Engaging the Hearts and Minds of Followers: Leader Empathy and Language Style Matching During Appraisal Interviews
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Leader empathy has received increased scholarly and practical attention in recent years. However, empirical studies that explore the functionality of leader empathy and that disclose which objective micro-level behaviors actually characterize empathic face-to-face interactions remain sparse. This study explores the role of leaders’ empathic communication style in a sample of 48 audiotaped performance appraisal interviews. Our multimethod approach disclosed that ratings of supervisors’ empathic communication style were positively related to employees’ intentions to change and to employees’ perceptions of supervisor likeability. Fine-grained linguistic analyses (N = 358,586 words) further provided insights into the underlying behavioral manifestation of leader empathy: verbal mimicry in the form of language style matching between supervisors and employees was positively related to supervisors’ empathic communication style. Additional analyses showed that supervisors who communicated more empathically used less second-person pronouns (“you”) and agreed more frequently with their employees. Finally, we found differences in the mean percentage use of personal pronouns between supervisors and employees. Specifically, supervisors used significantly more second-person (“you”) and first-person plural (“we”) pronouns and fewer first-person singular (“I”) pronouns than their employees. We discuss how the findings of this field study enhance our theoretical understanding of leader empathy as a functional leadership skill, and we highlight practical recommendations for conducting more effective appraisal interviews.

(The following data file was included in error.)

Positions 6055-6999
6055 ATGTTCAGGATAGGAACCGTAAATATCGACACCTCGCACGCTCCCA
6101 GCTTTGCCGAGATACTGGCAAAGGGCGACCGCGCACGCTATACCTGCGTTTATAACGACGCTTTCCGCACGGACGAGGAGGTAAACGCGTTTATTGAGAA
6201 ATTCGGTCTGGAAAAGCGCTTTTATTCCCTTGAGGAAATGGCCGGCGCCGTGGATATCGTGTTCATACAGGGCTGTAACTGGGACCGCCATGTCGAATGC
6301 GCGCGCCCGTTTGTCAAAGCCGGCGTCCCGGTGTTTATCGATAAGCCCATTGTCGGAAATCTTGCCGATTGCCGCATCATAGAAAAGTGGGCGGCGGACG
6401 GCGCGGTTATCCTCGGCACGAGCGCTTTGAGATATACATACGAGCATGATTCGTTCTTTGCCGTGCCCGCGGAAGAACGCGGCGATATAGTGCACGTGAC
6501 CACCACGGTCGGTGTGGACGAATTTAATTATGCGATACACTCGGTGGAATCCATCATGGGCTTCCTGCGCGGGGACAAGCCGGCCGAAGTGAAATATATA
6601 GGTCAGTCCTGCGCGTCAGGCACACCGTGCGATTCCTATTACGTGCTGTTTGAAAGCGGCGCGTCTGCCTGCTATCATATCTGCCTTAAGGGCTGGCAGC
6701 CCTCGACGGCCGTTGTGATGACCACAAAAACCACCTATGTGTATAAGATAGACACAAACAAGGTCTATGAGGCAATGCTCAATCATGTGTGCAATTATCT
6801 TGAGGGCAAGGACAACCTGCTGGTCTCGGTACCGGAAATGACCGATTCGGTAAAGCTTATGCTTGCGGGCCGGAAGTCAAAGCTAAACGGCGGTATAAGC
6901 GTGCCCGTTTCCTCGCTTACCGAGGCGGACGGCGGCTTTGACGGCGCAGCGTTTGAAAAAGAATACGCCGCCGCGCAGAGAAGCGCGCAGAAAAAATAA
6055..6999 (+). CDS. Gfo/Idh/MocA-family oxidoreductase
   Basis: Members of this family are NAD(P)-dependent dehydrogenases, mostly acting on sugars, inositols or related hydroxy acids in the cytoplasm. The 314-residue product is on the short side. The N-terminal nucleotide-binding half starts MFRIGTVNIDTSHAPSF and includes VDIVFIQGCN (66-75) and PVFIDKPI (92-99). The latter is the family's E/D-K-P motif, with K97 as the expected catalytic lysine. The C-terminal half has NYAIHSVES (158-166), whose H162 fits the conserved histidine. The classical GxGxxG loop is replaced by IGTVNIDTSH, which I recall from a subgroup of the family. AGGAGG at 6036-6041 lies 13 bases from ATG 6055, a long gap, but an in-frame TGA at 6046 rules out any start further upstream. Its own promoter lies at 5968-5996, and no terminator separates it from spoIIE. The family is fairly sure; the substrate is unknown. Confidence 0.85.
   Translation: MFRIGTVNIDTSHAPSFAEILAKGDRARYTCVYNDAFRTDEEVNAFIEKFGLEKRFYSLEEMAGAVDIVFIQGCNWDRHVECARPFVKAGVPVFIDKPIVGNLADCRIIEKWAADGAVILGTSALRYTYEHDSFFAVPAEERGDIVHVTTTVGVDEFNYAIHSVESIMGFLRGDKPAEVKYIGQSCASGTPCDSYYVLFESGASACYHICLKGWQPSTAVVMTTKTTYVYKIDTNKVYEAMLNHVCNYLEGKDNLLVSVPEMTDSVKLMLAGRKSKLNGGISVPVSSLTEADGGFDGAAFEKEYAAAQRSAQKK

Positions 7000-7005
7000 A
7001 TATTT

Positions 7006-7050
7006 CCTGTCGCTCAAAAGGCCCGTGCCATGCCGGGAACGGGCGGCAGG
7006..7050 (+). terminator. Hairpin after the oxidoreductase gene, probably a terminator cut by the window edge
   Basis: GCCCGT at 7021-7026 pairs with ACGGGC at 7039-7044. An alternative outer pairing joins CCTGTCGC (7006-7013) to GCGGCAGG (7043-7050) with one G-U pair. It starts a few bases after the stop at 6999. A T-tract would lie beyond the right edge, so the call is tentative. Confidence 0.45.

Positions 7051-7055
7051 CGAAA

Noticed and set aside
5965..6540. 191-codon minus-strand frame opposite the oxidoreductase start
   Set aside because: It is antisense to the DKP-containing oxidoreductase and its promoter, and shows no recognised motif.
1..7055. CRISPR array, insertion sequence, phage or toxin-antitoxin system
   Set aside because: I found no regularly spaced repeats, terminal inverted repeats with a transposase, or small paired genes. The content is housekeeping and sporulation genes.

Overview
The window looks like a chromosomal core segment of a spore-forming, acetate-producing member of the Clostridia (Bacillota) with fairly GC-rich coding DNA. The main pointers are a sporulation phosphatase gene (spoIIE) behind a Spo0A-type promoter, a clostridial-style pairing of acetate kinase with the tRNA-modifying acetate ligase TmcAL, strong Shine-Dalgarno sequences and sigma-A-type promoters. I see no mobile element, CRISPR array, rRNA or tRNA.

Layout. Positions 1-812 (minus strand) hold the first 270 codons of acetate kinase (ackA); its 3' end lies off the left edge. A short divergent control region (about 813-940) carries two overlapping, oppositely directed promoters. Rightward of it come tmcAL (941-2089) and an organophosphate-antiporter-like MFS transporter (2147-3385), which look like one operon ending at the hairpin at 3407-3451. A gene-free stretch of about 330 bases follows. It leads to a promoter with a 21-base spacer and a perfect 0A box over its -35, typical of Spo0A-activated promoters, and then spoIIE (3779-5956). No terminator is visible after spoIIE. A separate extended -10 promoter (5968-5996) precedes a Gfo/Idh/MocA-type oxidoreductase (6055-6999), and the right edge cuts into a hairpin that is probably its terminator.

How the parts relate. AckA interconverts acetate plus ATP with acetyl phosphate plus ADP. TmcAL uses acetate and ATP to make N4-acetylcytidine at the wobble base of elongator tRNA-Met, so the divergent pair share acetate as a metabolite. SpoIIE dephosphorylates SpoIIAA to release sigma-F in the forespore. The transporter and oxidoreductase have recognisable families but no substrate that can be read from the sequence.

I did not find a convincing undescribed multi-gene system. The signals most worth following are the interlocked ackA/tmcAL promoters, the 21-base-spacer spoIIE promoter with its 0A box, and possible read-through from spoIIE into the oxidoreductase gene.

KeywordsAppraisal interviews Leadership Leader-follower interactions Leader empathy Linguistic analyses Language style matching
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